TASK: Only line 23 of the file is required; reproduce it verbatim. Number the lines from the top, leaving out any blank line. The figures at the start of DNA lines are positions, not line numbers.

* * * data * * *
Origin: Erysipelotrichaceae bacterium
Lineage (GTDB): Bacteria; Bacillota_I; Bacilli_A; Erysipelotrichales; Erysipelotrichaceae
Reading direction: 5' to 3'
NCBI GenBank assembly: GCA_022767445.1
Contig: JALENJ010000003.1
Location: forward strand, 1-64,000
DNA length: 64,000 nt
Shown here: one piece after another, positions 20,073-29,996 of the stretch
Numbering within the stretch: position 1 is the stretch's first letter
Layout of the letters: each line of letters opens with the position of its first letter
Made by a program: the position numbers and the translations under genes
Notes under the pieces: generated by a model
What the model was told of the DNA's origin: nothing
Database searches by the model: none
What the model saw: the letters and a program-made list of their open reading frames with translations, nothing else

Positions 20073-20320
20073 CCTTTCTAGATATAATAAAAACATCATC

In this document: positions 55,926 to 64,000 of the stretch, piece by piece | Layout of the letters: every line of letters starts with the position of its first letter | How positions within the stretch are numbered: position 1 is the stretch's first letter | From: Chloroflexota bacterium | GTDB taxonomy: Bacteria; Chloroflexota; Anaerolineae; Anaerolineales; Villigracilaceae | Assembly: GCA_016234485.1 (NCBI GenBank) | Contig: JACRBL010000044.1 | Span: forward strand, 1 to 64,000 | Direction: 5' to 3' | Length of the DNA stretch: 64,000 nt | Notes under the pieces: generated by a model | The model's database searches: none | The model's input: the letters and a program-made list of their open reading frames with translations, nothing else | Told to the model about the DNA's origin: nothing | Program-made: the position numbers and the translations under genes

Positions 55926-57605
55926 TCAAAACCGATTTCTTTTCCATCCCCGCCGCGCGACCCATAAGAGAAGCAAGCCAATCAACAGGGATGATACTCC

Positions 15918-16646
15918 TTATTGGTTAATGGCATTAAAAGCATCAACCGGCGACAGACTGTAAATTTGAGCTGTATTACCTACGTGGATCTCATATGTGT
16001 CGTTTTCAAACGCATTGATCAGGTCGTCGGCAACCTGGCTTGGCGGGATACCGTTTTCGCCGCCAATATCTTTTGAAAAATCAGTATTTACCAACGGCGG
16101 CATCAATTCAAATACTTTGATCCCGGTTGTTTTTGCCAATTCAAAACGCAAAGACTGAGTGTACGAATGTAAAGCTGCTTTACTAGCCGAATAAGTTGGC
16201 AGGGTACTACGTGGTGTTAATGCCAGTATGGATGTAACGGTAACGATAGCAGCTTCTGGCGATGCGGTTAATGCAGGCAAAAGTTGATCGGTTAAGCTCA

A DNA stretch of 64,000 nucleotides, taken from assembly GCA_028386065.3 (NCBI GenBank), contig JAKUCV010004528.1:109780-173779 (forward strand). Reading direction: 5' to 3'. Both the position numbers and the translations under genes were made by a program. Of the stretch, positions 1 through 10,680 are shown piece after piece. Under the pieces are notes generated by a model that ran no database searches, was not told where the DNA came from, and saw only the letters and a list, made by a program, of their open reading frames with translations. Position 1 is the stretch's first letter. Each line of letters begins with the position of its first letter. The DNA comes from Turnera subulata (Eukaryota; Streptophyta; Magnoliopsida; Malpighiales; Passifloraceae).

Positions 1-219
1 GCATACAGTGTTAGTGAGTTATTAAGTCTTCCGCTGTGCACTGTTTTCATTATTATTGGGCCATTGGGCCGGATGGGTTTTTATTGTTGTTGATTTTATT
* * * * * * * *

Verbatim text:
16001 CGTTTTCAAACGCATTGATCAGGTCGTCGGCAACCTGGCTTGGCGGGATACCGTTTTCGCCGCCAATATCTTTTGAAAAATCAGTATTTACCAACGGCGG